Rockmelt, The Latest of Yahoo Acquisitions

Rockmelt, The Latest of Yahoo Acquisitions

I was beginning to wonder about Yahoo! Inc. (NASDAQ:YHOO) of late, it seems like its been forever since Marissa Mayer opened up Yahoo’s coffers to purchase another company it views necessary to its turnaround. I mean the addition of Rockmelt follows only six acquisitions in July. With the exception of Tumblr, nearly every acquisition made since has focused on Yahoo’s laser like focus on competing in the mobile arena, and Rockmelt is no different.

Rockmelt, The Latest of Yahoo Acquisitions

Rockmelt’s history

Rockmelt started as a company in 2010 and first released a browser that was built on the same backbone as Google Inc (NASDAQ:GOOG)’s Chrome, though it added heaps of social aspects that made what you found browsing easier to share on Facebook and Twitter. Unfortunately for Rockmelt, they soon learned that people like to share Twitter and Facebook content, on Twitter and Facebook and found little need for a third-party platform to do so.

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In April of 2011, Rockmelt recognized the folly that was this browser and pulled the plug to focus on a social news aggregater in the same vein as Flipboard or Digg while still having a lightweight browser built in to the platform. And it is just that, a strange hybrid of the two with browsing support. That is, it was. When Yahoo! Inc. (NASDAQ:YHOO) announced the acquisition today it did so at the same time as it said that Rockmelt would shut down its app on August 31. The world won’t miss it, of the million or so people who downloaded the app for iOS, less than half returned to the app the day after first downloading it.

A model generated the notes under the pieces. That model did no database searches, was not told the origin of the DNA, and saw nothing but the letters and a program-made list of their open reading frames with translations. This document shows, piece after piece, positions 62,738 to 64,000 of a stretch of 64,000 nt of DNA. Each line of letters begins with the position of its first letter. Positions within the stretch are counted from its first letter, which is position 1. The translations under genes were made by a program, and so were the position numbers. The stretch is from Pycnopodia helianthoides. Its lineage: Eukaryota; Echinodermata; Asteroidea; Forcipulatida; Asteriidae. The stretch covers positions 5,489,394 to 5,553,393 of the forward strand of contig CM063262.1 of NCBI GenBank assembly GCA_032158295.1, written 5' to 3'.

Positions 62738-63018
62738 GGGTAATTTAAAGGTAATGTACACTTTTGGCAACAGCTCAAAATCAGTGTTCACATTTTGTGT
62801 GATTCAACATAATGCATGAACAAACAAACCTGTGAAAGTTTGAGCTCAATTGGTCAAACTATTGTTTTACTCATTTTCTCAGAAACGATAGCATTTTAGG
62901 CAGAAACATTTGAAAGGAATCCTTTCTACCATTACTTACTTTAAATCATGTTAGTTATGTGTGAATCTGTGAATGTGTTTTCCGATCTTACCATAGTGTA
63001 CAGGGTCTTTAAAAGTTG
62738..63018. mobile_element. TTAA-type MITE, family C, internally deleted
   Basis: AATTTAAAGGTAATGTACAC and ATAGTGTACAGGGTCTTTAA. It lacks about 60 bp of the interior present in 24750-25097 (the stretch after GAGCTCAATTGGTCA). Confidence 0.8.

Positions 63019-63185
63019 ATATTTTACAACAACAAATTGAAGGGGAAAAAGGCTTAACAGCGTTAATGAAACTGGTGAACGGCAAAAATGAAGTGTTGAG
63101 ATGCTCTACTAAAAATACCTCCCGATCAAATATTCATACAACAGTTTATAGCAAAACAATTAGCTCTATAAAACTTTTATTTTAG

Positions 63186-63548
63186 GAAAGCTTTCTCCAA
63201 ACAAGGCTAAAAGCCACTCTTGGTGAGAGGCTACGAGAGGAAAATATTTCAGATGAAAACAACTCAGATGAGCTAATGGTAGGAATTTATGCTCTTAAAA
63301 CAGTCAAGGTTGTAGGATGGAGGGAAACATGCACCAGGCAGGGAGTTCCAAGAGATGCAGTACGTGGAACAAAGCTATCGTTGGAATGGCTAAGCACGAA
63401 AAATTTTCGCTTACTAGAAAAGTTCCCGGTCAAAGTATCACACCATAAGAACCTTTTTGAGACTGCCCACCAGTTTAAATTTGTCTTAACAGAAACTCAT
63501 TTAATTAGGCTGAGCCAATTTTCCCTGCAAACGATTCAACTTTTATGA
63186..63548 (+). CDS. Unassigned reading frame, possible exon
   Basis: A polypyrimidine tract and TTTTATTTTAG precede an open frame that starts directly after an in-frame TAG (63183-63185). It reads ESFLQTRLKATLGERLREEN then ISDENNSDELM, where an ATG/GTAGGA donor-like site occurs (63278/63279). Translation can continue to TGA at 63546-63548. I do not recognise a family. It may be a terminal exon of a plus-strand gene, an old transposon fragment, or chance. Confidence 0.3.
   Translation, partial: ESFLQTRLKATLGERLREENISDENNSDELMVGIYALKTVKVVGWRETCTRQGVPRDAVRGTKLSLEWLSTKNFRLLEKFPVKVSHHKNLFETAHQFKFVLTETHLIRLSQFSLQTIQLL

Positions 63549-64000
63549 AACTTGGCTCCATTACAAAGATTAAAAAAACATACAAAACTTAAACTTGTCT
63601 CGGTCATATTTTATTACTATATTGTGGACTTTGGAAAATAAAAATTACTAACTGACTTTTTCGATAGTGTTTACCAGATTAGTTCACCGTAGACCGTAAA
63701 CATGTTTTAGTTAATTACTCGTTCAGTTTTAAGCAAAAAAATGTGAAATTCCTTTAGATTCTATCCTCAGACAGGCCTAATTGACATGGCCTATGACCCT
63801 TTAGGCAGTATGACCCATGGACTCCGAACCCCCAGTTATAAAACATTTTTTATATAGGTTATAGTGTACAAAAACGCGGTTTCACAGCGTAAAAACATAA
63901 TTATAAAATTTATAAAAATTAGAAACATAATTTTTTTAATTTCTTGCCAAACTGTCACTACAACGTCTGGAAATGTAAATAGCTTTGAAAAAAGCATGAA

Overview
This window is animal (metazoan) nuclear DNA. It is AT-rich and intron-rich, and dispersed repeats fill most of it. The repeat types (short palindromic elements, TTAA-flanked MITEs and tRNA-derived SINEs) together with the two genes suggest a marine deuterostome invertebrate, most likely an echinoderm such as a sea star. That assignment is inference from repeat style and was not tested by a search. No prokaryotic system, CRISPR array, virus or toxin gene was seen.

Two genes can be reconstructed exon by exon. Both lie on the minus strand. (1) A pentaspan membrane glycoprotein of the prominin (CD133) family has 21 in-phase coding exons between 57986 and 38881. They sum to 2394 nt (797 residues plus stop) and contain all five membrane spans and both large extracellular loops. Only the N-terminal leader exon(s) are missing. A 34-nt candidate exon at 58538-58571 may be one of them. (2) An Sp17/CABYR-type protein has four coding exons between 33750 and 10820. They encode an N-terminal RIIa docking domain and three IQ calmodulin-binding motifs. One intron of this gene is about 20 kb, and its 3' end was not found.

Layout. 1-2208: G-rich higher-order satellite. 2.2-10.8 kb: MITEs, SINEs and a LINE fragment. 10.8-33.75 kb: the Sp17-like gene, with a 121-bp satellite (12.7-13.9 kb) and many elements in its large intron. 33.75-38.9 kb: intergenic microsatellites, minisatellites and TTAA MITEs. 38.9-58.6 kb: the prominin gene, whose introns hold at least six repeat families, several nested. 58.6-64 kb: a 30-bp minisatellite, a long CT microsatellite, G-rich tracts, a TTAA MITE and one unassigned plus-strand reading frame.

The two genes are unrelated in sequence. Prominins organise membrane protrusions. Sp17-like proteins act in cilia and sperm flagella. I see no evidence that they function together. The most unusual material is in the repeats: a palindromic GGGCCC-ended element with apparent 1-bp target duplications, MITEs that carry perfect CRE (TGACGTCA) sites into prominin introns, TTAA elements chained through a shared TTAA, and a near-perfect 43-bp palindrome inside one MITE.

No terms of deals of acquisition made public

No terms for the deal were made public today, but Kara Swisher of AllThingsD suggest that her sources close to the deal believe it to be in the range of $60 million to $70 million.

“The parallels between Yahoo! Inc. (NASDAQ:YHOO) and Rockmelt are obvious: we share a common goal to help people discover the best personalized content from around the web,” said Yahoo product heads Mike Kerns and Adam Cahan in a company blog post.

Given the fact that the app will be shut down nearly immediately, it’s easy to call this a talent acquisition. Given that the blog post announcing the deal was c0-signed by Adam Cahan, Yahoo! Inc. (NASDAQ:YHOO)’s senior vice president of mobile, it’s also a pretty easy guess as to where this talent will go.

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